As she begins her second year as first lady, Michelle Obama has a higher personal favorable rating than her husband, and her image is more positive than that of her two predecessors in the White House.

In a November survey by the Pew Research Center, 71% expressed a favorable opinion of Michelle Obama while just 16% expressed an unfavorable view. By comparison, 65% had a favorable opinion of Barack Obama, while 30% felt unfavorably (For full results from this survey, see “Blacks Upbeat about Black Progress, Prospects,” Jan. 12, 2010.)

In her first year in the White House, Laura Bush’s personal rating was a bit less positive; in July 2001, 64% said they felt favorably toward Laura Bush, while 17% expressed an unfavorable opinion. Hillary Clinton was less popular in her first year than either Michelle Obama or Laura Bush. In May 1993, 60% had a favorable opinion of Hillary Clinton, compared with 29% who expressed an unfavorable opinion.

Clinton, an architect of the Clinton administration’s health care reform proposal, was a more divisive political figure than Obama or Bush. In May 1993, half of Republicans (50%) had an unfavorable impression of Hillary Clinton while 41% had a positive view. By comparison, the balance of opinion among members of the opposition party was positive for Laura Bush in July 2001 (53% favorable vs. 25% unfavorable among Democrats) and for Michelle Obama in November 2009 (50% favorable vs. 36% unfavorable among Republicans).

Michelle Obama’s image among whites is only somewhat less positive than Laura Bush’s during her first year in the White House: In November, 66% of whites had a favorable opinion of Michelle Obama while 20% felt unfavorably. In July 2001, Laura Bush’s personal rating among whites was 70% favorable, 13% unfavorable. But Obama’s rating among blacks was overwhelmingly favorable (96%), while about as many blacks had an unfavorable opinion of Bush (39%) as a favorable view (37%). Favorable opinions of Hillary Clinton were lower than for Obama both among whites (57% favorable) and blacks (84% favorable).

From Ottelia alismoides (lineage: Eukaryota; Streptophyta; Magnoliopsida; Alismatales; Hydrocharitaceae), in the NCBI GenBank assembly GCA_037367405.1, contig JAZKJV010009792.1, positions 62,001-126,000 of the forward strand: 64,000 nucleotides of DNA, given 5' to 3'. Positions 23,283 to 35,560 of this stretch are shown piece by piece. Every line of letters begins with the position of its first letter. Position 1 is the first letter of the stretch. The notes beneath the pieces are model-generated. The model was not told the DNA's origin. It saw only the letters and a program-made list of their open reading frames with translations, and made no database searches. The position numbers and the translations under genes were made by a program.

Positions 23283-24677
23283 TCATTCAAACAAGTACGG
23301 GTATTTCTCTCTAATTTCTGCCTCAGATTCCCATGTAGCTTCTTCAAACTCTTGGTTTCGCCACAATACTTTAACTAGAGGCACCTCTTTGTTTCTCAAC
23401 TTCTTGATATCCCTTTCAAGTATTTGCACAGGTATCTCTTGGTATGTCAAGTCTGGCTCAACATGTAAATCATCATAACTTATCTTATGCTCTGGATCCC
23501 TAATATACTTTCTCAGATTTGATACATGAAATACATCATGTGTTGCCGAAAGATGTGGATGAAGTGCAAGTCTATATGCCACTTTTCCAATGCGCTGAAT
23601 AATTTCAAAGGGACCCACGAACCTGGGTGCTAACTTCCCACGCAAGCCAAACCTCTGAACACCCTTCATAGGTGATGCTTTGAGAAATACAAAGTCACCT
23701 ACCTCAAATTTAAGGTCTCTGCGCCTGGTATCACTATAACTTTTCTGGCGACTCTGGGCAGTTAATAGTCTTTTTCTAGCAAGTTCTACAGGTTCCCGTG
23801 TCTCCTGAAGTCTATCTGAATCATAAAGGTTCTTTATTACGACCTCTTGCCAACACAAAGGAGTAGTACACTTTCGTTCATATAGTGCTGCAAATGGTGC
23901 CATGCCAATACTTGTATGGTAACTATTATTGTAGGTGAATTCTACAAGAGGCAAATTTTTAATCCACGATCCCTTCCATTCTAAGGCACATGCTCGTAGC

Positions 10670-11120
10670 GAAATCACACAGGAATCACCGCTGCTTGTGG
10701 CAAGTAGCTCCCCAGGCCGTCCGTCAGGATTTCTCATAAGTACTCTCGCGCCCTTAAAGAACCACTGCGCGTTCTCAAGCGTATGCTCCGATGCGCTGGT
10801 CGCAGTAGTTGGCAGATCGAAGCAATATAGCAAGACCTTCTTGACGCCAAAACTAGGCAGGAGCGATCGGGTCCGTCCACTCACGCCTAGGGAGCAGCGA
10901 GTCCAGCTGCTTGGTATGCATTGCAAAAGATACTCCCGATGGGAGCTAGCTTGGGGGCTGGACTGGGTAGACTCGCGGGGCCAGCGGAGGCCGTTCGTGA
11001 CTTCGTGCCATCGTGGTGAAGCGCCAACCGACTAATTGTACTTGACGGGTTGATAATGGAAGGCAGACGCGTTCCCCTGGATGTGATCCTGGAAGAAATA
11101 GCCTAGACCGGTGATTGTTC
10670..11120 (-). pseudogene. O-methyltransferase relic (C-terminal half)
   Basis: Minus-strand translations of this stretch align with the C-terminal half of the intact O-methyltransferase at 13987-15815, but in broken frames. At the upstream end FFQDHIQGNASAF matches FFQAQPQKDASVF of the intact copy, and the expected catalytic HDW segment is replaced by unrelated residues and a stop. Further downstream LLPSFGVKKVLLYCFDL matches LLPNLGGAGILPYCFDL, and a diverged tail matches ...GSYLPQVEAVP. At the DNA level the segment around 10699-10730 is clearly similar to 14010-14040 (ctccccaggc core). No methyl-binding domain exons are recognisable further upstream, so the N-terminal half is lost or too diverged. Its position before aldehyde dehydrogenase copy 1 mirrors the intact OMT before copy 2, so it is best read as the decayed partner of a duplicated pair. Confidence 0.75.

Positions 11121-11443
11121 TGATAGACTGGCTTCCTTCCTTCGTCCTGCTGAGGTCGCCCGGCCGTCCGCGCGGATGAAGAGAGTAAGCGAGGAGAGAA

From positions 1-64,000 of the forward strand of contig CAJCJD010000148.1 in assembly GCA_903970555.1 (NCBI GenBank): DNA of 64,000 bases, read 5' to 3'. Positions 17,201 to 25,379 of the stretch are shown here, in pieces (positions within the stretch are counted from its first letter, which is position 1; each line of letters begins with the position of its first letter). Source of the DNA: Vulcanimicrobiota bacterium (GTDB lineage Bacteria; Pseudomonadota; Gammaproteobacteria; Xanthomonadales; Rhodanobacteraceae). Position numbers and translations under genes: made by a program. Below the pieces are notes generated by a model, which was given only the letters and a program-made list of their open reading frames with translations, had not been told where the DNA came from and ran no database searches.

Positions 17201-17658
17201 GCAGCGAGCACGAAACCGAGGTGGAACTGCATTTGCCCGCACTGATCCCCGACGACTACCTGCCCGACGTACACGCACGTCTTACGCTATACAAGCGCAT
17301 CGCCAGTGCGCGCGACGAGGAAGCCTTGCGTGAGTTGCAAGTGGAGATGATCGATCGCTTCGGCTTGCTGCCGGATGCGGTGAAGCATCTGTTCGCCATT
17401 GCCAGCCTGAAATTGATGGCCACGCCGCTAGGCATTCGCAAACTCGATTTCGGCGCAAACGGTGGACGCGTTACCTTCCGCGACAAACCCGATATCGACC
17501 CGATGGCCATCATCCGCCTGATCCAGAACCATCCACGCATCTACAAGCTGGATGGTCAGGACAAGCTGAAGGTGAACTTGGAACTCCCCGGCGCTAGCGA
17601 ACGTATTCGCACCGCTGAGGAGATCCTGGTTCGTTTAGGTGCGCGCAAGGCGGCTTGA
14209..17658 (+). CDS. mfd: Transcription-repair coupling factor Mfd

Michelle Obama More Popular than Barack

Opinions about Michelle Obama changed only modestly during her first year in the White House. In January 2009, shortly before Barack Obama’s inauguration, 68% said they had a favorable impression of her compared with 15% who felt unfavorably. The proportion expressing a favorable view climbed to 76% in April and then edged downward to 71% in November; unfavorable opinions of Michelle Obama barely moved.

By contrast, favorable opinions of Barack Obama fell by 14 points between January and November (from 79% to 65%), while unfavorable opinions doubled (from 15% to 30%). Over this period, positive views of Barack Obama declined by 25 points among Republicans (from 59% to 34%) and by 14 points among independents (from 78% to 64%).

Michelle Obama retained more political cross-over appeal than did her husband. Her favorable rating among Republicans, which rose during her first few months in the White House, slipped by nine points between April and November (from 59% to 50%); nonetheless, her favorable ratings among Republicans remained much higher than her husband’s. And while 32% of independents expressed negative views of Barack Obama in November, just half as many independents (16%) expressed an unfavorable opinion of Michelle Obama.